Moose pose danger on campus
Moose have been sighted near buildings on lower campus several times recently, due to recent heavy snowfall. Officials recommend that students and community members at UAF exercise caution around these animals in order to remain safe.
“There is nothing wrong with wanting to view moose,” Mike Taras, a wildlife educator with the state Department of Fish and Game, said. “But, I have seen people unaware of the dangers that moose can pose. People think that they can just go right up to the animal and that’s very risky.”
“The more snow we have, the more dangerous the situation is,” Taras said.
Deep snow makes it harder for moose to walk and forage for food, draining the energy reserves they built over the summer and making them belligerent. Cleared roads and trails, like the ones of campus, offer easier movement for the animals that they may be reluctant to leave. Taras says moose are more likely to be agitated near humans, and may charge or attack if further distressed.
The number one rule of moose safety is to keep a safe distance, far enough away to take cover if the animal charges. Taras suggests a general ‘rule of thumb’ for estimating distance from a moose.
“Hold your hand at arm’s length away from you [with your hand in a thumbs-up position],” Taras said. “If you can cover that animal with your thumb, then that’s a safe distance.”
Students are advised to be aware of their surroundings on campus, especially in the woods or on trails. If a moose is sighted, it should be avoided it if at all possible. If impossible to avoid, watch for signs of stress that may spur the animal to charge. An agitated moose will have its ears back, hair raised on the back of its neck, and will stare down its aggressor. Moose in this state may attack if approached, frightened, or pestered with rocks or snowballs. Female animals with calves are especially easy to stress. Unlike bears, getting a head start and running away from moose is advised.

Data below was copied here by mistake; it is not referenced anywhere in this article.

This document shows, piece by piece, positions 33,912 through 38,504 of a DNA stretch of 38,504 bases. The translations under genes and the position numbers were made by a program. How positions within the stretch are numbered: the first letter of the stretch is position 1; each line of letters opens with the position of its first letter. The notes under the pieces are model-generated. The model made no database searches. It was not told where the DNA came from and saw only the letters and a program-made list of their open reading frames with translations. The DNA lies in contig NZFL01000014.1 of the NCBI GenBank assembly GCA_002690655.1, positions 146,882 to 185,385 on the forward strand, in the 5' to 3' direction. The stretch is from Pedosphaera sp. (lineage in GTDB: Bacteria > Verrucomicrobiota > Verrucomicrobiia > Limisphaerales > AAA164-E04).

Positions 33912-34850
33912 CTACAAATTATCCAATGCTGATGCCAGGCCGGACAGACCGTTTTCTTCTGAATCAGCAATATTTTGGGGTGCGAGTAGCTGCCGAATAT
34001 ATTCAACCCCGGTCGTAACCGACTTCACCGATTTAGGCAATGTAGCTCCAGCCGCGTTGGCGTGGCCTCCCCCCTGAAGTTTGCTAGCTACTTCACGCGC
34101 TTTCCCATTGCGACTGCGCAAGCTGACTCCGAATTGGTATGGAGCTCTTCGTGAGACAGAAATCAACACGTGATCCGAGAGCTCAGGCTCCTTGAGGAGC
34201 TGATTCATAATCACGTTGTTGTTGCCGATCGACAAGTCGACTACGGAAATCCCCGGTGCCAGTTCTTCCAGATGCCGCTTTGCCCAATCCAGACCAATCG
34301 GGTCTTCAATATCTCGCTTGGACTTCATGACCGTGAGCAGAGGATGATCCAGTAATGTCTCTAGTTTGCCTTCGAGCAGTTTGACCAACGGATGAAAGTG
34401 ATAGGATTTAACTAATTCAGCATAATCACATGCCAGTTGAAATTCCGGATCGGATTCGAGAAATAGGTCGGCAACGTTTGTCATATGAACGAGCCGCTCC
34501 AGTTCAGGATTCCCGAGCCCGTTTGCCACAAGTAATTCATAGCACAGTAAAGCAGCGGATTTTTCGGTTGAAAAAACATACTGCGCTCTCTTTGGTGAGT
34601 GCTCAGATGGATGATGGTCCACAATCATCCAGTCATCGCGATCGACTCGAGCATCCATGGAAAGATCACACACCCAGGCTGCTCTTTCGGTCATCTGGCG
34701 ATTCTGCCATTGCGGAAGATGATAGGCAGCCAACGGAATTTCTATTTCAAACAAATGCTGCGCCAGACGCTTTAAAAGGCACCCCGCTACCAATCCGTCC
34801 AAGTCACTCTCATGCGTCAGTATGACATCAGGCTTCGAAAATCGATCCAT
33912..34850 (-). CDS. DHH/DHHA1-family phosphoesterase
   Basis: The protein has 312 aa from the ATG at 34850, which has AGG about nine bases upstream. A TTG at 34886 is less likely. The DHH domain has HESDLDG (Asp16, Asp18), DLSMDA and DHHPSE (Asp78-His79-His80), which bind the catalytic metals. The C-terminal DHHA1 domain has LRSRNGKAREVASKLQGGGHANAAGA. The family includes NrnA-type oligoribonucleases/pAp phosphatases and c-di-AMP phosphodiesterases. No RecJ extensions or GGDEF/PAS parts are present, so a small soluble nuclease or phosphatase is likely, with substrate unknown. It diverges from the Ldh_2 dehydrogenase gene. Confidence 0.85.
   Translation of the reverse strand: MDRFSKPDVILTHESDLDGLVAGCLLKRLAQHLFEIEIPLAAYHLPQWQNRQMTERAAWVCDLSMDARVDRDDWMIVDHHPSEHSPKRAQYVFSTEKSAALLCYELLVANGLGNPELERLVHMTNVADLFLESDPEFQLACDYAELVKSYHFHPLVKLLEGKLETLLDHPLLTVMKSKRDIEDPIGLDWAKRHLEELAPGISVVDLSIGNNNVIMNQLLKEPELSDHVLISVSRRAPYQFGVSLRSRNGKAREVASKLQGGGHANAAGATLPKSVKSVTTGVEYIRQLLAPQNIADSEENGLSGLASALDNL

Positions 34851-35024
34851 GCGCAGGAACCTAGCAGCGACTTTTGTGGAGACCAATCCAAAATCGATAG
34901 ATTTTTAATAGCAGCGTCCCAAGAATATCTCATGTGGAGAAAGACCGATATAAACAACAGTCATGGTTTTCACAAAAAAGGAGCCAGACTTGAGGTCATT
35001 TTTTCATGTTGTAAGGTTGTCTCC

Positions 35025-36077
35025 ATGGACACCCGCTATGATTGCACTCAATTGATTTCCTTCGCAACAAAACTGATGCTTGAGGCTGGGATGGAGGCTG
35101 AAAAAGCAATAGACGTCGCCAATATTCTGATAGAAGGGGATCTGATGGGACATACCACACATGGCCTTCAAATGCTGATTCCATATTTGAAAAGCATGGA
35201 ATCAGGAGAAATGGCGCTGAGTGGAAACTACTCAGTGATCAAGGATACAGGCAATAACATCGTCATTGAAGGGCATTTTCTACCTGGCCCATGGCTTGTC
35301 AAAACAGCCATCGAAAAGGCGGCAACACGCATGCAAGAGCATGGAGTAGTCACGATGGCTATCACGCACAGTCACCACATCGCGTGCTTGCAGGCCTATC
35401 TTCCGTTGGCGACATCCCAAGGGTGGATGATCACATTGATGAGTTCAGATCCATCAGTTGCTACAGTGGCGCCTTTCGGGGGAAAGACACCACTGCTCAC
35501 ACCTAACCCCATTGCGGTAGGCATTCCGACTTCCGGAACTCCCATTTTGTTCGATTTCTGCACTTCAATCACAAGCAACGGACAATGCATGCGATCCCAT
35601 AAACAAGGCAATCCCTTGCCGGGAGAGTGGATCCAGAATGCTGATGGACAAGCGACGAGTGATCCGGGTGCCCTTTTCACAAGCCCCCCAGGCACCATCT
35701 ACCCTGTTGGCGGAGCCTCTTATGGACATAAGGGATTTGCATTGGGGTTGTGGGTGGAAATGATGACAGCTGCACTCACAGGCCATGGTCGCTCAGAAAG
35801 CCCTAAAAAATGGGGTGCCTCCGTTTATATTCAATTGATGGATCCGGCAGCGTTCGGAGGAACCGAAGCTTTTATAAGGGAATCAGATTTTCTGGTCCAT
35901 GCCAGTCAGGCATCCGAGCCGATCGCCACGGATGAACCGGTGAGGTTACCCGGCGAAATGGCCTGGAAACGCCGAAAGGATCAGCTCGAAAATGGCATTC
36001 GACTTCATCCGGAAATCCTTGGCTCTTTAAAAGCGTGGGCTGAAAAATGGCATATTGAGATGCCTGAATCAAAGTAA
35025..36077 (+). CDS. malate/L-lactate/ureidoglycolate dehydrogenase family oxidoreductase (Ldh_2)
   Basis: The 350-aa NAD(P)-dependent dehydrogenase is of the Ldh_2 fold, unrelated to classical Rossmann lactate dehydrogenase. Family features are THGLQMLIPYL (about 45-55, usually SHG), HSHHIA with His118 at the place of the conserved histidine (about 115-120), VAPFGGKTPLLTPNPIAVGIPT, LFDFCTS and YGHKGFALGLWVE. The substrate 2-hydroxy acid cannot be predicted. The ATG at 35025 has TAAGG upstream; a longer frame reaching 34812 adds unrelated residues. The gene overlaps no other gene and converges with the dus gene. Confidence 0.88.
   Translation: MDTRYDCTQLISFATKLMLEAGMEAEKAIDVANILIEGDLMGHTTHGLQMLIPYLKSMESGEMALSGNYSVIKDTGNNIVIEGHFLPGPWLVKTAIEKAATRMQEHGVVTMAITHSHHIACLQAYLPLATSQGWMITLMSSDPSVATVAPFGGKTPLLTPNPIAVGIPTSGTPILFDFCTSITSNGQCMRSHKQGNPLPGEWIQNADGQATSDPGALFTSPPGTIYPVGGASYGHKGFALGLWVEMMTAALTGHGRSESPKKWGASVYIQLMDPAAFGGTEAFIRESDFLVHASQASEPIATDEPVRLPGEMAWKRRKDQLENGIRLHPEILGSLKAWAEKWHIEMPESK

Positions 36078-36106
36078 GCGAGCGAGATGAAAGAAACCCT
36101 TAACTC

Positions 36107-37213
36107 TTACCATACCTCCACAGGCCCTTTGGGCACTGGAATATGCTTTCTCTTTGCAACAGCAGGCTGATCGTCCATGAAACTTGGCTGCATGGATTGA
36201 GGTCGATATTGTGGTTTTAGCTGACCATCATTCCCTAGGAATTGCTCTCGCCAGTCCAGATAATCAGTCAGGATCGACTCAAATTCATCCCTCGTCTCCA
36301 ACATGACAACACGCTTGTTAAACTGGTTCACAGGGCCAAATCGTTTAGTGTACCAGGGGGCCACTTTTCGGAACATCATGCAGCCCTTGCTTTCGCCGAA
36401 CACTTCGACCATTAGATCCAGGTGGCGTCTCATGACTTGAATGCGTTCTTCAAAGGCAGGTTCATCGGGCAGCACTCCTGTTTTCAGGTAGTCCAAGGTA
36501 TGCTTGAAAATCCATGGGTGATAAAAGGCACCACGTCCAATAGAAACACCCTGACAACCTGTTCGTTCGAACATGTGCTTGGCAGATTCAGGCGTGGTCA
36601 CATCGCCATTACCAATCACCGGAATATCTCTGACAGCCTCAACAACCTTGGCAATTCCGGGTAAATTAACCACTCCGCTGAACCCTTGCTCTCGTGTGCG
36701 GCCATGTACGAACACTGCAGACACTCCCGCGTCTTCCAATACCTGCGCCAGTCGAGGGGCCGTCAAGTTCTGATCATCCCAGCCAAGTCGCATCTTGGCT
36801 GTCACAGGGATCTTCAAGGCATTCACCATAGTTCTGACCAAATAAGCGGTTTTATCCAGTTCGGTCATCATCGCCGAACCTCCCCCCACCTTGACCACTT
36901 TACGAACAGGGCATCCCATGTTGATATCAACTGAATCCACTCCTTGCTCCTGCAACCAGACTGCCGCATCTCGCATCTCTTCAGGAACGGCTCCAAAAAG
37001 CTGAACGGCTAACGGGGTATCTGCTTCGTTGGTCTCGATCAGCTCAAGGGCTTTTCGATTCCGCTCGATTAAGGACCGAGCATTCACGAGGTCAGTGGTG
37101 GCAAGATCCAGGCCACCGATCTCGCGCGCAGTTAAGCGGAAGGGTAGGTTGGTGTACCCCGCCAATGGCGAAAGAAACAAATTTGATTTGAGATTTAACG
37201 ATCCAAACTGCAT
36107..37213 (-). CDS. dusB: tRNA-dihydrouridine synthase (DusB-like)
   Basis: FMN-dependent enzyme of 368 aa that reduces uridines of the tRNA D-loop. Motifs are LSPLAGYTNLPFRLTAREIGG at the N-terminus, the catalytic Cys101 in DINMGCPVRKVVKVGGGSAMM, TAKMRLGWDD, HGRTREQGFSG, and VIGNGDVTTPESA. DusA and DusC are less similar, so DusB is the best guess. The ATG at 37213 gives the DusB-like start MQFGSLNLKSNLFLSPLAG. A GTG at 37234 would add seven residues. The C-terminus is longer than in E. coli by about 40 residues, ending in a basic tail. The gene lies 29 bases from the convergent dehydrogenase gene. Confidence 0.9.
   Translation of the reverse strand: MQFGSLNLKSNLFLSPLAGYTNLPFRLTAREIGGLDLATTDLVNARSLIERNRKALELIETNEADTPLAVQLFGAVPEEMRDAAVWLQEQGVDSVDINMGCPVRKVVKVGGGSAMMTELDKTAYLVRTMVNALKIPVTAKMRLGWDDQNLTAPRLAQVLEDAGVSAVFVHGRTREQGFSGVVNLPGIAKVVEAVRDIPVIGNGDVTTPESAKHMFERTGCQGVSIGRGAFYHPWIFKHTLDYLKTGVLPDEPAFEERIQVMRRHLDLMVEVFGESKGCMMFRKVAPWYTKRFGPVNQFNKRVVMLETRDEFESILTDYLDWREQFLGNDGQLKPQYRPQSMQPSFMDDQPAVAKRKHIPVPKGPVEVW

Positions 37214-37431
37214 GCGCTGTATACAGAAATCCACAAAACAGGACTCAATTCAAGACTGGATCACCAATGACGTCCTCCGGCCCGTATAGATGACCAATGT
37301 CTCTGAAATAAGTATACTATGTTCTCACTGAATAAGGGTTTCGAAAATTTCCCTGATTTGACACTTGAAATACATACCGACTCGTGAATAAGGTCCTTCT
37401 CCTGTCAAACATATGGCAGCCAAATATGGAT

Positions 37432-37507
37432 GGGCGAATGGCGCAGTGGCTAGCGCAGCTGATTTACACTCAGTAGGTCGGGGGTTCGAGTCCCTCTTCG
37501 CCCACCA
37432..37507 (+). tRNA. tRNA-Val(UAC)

If there is a moose seen on campus in a high-traffic area, call the UAF police at (907) 474-7721. Provide the dispatcher with as much information as possible about the location and temperament of the animal so officers can investigate. If the animal appears to be eating or bedding down the area is blocked off. Traffic is directed around the moose, and emergency emails and text messages are sent to students and faculty.
“[UAFPD] does not forcibly remove moose from campus unless they are in high traffic areas and have the potential to injure others or themselves,” Chief Steve Goetz said.
For more information on moose safety, visit the Alaska Department of Fish and Game’s website on living in moose country.